Regards,
Haiyang


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ViktoriaG  Identity Verified
Canada
Local time: 06:27
English to French
+ ...
Ditto Nov 24, 2007

Peter Linton wrote:

I use an OCR product called Nuance OmniPage (curently version 15 or 16).


It's currently at version 16 (came out a few months ago).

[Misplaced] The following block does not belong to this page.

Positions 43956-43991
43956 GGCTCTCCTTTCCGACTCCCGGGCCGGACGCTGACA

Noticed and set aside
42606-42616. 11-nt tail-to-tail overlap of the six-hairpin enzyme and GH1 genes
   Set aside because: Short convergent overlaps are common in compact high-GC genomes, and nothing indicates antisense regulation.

Many people think that OCR is tricky because the software will try recognizing text in images or even the images themselves (with, as a result, the usual useless garbles we OCR users are familiar with). I just wanted to say that OmniPage lets you manually process documents, which in turn will tell the software which part of a page should be processed in what way. You can "zone" images so they are left out of the recognition process (you can do this with any type of content, so if you want to exclude footers, for example, it is easy to do). This ensures that images that are not meant to be recognized are simply carried forward into the recognition results without any further recognition, which in turn eliminates the above-mentioned garbles. This is handy with documents that contain lots of images, like for example software manuals, but even more so when it comes to PDFs in image format (scanned or even handwritten documents). OmniPage also recognizes handwriting, although it cannot be perfect in that field, just like any other software. Also, for images, especially when you need to recognize text within images, OmniPage lets you process the images (sharpness, contrast, etc.) to make the initial image prepared for recognition easier to handle and optimize recognition performance (I usually make all images grayscale and increase the contrast). There's even a built-in text editor which will let you correct OCR results before OmniPage exports them into the final format (for our purposes, this would be Word .doc, usually).